Anyway... this was great. I hope a certain "commenter" sees it. But if she does, she'll probably be aghast to learn that you're "THAT" kind of "traditionalist". How DARE you?!

    You may ask, "How did this tradition get started?" I'll tell you. ...I don't know. ...BUT, it's a TRADITION!

    I literally laughed out loud. (There's too much I've forgotten about this movie.)

    ~ D-FensDogg
    'Loyal American Underground'

  11. Kim - You have brought up a good point. I too miss some of those traditional 'holiday program'. Every year around Thanksgiving I used to watch 'The Wizard of Oz', along with the Charlie Brown series. It was fun to watch and then talk with my friends about it because, as you said; 'we were all really watching together'. Fun traditions that probably won't return.

  12. Mr. McCarthy - What a lovely comment. It certainly was well worth the wait. Now, you and I both know I don't really think I'm a 'dumb blonde' but something I do REAL dumb blonde things. I find it better to beat my readers to the punch, by admitting right out loud that I do 'have my moments'.

  13. I believe parents as the primary role models and tradition are important. I opted to stay home with our son. And while it makes our finances tight, we can do without the fancy stuff for the sake of our son. He's happy, healthy, smart, and well mannered. I wouldn't give up all the time with him for the world.

    We also have dinner together. I had that growing up (stopped when I was a teenager), but it's a wonderful time to connect. My family used to go on hikes together too. As often as we can, we do that with our son.

  14. Long live tradition...good ones that is. There are some traditions I don't like - like women being chattles in some countries living in the Middle Ages, but I love good traditions like families eating together, celebrating holidays together, passing on good books to each other...etc. I even run a bloghop in December each year, highlighting holiday traditions in cultures around the world.


  15. >>... I don't think I could ever go to Korea, North or South as I've recently learned that the people there don not know how to pronounce the number 'five' correctly.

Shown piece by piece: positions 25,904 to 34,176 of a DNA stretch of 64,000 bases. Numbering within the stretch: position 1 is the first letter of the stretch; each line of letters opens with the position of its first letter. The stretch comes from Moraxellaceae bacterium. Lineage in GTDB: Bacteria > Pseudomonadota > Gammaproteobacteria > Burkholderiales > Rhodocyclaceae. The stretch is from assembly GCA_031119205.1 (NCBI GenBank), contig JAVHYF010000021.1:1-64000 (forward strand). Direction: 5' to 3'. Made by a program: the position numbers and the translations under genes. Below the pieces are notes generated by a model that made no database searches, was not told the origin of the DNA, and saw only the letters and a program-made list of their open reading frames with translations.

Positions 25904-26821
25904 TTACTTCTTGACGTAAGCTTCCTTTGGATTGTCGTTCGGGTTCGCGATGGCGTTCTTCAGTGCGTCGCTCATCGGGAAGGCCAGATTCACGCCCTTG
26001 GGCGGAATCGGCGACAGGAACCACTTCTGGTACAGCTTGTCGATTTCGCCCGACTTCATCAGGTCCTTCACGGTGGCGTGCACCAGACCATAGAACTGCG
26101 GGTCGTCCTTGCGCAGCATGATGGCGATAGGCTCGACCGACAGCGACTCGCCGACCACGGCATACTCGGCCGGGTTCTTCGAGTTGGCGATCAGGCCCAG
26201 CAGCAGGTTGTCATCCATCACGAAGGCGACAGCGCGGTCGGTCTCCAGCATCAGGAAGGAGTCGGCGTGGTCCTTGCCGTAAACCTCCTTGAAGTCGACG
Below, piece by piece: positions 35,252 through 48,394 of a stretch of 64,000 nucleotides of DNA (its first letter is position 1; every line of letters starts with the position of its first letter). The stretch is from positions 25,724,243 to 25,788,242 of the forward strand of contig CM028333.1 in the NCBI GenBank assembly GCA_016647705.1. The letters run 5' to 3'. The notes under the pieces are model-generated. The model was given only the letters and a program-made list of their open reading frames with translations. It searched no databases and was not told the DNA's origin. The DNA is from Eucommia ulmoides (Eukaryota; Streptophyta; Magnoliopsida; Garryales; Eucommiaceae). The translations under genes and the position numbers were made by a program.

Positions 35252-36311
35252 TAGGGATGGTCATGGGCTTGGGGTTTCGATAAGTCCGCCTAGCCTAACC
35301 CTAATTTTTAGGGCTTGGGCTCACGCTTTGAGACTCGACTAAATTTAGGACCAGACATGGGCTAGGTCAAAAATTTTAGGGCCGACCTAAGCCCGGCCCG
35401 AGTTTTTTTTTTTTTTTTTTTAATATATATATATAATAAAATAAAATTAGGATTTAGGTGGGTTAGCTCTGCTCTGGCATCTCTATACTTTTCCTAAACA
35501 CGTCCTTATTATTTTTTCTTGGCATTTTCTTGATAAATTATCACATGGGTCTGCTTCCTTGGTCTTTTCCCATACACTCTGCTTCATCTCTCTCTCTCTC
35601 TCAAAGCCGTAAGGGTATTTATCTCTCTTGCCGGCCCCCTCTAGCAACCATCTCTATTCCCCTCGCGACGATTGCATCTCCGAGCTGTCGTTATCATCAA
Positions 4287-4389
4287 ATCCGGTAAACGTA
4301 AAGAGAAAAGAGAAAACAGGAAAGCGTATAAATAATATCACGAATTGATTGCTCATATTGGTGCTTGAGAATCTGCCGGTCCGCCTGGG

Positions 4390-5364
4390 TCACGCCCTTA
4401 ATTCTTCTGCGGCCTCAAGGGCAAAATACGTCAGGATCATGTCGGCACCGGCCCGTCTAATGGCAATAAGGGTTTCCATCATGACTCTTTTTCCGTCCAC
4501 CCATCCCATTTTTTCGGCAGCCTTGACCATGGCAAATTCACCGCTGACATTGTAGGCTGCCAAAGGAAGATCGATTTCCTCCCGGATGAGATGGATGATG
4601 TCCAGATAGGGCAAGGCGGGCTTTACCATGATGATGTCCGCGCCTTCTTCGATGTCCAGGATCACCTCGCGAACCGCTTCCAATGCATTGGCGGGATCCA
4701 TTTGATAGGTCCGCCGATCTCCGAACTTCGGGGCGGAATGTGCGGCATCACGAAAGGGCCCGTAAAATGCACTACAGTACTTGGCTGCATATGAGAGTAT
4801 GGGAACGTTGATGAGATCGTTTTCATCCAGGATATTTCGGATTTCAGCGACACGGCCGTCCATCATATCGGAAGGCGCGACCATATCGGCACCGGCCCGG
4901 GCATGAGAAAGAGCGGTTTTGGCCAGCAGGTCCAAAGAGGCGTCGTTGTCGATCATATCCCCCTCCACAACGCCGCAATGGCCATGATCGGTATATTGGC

HA! I got it.

    "There's a v in five".
    It's not "fie"!

    ~ D-FensDogg
    'Loyal American Underground'

  16. Denise - couldn't agree more. Your Bloghop sounds like fun. I'll try to participate.

  17. STMc - I knew you would, but I'm surprised you found that.

  18. I am pretty traditional in my thinking. In fact the community in which I live is called "Traditions" and I feel good about that name. One of my favorite family traditions is getting together at Christmas. It's more difficult to do in recent years but we try best we can.

    Traditional roles do make sense for reasons mentioned in comments above. Can't add much to that.

    I'm finding I can get a lot of topic mileage out of the BOTB posts. You carried this on great. Maybe we can start a tradition.

    Tossing It Out

  19. Lee - I hadn't originally planned to, but this post is leading up to my BOTB post for this Friday (already written and ready to go - how very unlike me).

    In the end I should really THANK that person who set me off on this 'tradition' rant.

  20. I have no problem with your take on traditions but I would make a comment on the two income family. My son and his wife both work outside the home full time. They don't do it to afford the latest X-box. They do it to afford the house payment and the grocery bills and their special needs daughter's medication. Be careful not to paint people with too broad a brush.

  21. LD - Thus post, as with all of my yakking, isn't intended to paint ANYONE other than MYSELF in any particular light. Everyone has ti make their own decisions based. In the circumstances(that only they would know) of their own lives.

  22. Christine - Sorry I missed you comment earlier. I applause your commitment to your family. Just think had you not opted to be a stay at home mom, maybe we all wouldn't be enjoyIng your writing

  23. I'm excited to see and hear some Fiddler on the Roof! Woohoo. Thank you.

    As far as tradition, as long as sexism and other isms don't dictate societal norms, I'm all for it.


  24. It's hard for me to wade in to these discussions because I'm a traditionalist myself. I don't want to foist my opinions or traditions on anyone, so I do kinda get upset with the latest trends of mocking everything that's come before (yea, yea, I'll bet they did that even in Ancient Rome. But still). Making fun of someone for holding traditional (or, okay, religious) beliefs doesn't make that person better than the other (or vice versa).
    Can't we all just get along? :-)